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Sediments and sedimentary rocks are fundamental to our understanding of the Earth and the array of environments that characterize its surface. Since some 70% of the rocks on the Earth's surface are sedimentary in origin and sediments are of great economic importance, there is a very good chance that we encounter a sedimentary rock or an associated sedimentary process at some point very day of our lives.Introducing Sedimentology covers all of the rudimentary aspects of sedimentology including different types of sedimentary rocks, sedimentary structures and environments of deposition of sediments. The application of sedimentology in the search for hydrocarbons and other valuable economic resources is explained.Written for students, amateur enthusiasts and professional geologists, Introducing Sedimentology provides a succinct and accessible introduction to the science of sedimentology. It is generously illustrated with many explanatory line diagrams and colour photographs. Technical terms are kept to a minimum throughout the book, but a glossary of the terms used is provided.
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What Reviewers Are Saying
'I am impressed with the coverage achieved in a mere 86 pages. Explanations and discussions of the most important principles and concepts in stratigraphy, a variety of sedimentary basins and fossils, the most common erosional and depositional structures, a range of continental and (marginal) marine sedimentary environments, and the most important resources ('the riches') from sedimentary rocks, all feature. Another of the book's traits is that Jones deliberately uses simple (but not simplistic) terms. Jargon that could not be avoided in the main text of the book is explained plainly in a 5-page glossary.' The Holocene 'Much has been written about sedimentology, much of it full of terminology and, for many people, a complete tum off for what is a fascinating subject. Stuart Jones, who teaches the subject at Durham University is clearly someone who knows his subject and can put it across in a lively and attention grabbing way. The subject matter is handled in a logical and ordered manner, giving an overview of a lot of subject matter. In the opening chapter entitled 'What is sedimentology?' he sets the parameters for the book and introduces readers to concepts such as grains and basins, environments, facies, correlation and the 'rules of the strata game'.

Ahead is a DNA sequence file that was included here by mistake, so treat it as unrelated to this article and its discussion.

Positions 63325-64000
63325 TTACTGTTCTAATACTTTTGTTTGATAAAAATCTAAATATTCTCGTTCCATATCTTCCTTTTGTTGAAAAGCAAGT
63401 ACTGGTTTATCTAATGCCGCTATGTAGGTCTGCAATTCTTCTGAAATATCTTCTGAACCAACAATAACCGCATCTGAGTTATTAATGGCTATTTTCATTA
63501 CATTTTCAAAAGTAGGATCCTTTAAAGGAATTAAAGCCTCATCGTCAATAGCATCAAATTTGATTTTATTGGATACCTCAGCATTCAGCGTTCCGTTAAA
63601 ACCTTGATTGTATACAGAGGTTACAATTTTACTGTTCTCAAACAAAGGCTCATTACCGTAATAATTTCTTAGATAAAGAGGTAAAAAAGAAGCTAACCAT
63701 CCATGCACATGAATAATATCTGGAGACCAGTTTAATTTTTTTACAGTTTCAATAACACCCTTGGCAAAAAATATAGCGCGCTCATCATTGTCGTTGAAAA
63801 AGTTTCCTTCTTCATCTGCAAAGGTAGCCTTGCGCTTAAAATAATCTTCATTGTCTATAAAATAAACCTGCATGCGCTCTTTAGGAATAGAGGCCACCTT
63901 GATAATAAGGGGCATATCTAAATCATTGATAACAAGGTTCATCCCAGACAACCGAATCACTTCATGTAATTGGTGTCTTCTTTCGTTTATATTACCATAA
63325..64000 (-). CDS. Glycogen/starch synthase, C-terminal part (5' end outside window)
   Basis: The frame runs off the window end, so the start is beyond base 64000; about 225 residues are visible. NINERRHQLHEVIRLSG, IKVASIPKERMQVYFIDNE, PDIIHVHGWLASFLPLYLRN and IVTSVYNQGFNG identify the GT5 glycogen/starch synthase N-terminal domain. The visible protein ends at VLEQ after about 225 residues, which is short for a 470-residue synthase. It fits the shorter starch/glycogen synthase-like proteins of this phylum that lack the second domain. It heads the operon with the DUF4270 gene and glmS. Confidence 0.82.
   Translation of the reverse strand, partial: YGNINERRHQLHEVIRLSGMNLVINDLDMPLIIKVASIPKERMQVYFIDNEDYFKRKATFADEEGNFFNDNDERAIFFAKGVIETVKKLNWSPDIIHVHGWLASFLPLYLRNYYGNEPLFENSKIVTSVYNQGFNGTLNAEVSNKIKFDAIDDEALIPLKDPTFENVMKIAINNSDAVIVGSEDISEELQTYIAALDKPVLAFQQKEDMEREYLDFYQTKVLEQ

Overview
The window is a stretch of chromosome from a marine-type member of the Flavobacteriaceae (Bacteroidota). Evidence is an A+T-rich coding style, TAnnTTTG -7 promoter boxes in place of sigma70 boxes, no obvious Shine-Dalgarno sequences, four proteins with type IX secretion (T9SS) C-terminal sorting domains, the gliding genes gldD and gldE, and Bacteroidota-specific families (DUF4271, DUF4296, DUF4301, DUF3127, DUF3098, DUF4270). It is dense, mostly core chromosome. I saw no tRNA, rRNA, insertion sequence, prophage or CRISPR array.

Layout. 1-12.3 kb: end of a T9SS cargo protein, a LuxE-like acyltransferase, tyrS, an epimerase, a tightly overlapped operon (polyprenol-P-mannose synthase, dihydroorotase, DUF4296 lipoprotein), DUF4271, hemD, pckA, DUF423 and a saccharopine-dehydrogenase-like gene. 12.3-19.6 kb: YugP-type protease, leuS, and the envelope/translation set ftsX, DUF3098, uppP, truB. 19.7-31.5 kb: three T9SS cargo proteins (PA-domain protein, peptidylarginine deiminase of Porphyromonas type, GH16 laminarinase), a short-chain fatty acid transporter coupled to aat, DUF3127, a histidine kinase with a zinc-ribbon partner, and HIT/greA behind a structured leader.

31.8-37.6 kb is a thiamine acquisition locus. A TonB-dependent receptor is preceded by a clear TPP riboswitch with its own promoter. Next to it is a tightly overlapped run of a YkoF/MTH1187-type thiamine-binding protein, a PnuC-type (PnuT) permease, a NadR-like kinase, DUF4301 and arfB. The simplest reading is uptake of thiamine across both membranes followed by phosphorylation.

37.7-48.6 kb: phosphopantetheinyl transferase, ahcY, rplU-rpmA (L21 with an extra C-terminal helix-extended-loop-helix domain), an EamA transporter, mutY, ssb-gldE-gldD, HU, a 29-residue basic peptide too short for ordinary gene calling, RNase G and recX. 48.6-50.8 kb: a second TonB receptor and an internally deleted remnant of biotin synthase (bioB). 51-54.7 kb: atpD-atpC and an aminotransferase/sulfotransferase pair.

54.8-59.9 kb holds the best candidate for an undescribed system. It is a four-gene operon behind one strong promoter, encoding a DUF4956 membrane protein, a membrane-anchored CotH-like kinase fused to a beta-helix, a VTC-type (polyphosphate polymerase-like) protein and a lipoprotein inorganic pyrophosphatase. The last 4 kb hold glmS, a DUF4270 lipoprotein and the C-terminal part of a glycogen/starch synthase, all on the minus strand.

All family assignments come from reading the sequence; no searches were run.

Having set the scene, succeeding chapters go on to explore how we get from sediments to sedimentary rocks, sedimentary structures and sedimentary environments. These chapters expand on the introduction in chapter 1. Concepts are well explained, a process greatly aided by the excellent photographs and full colour diagrams used throughout the book. Examples are taken from the UK and around the world.'
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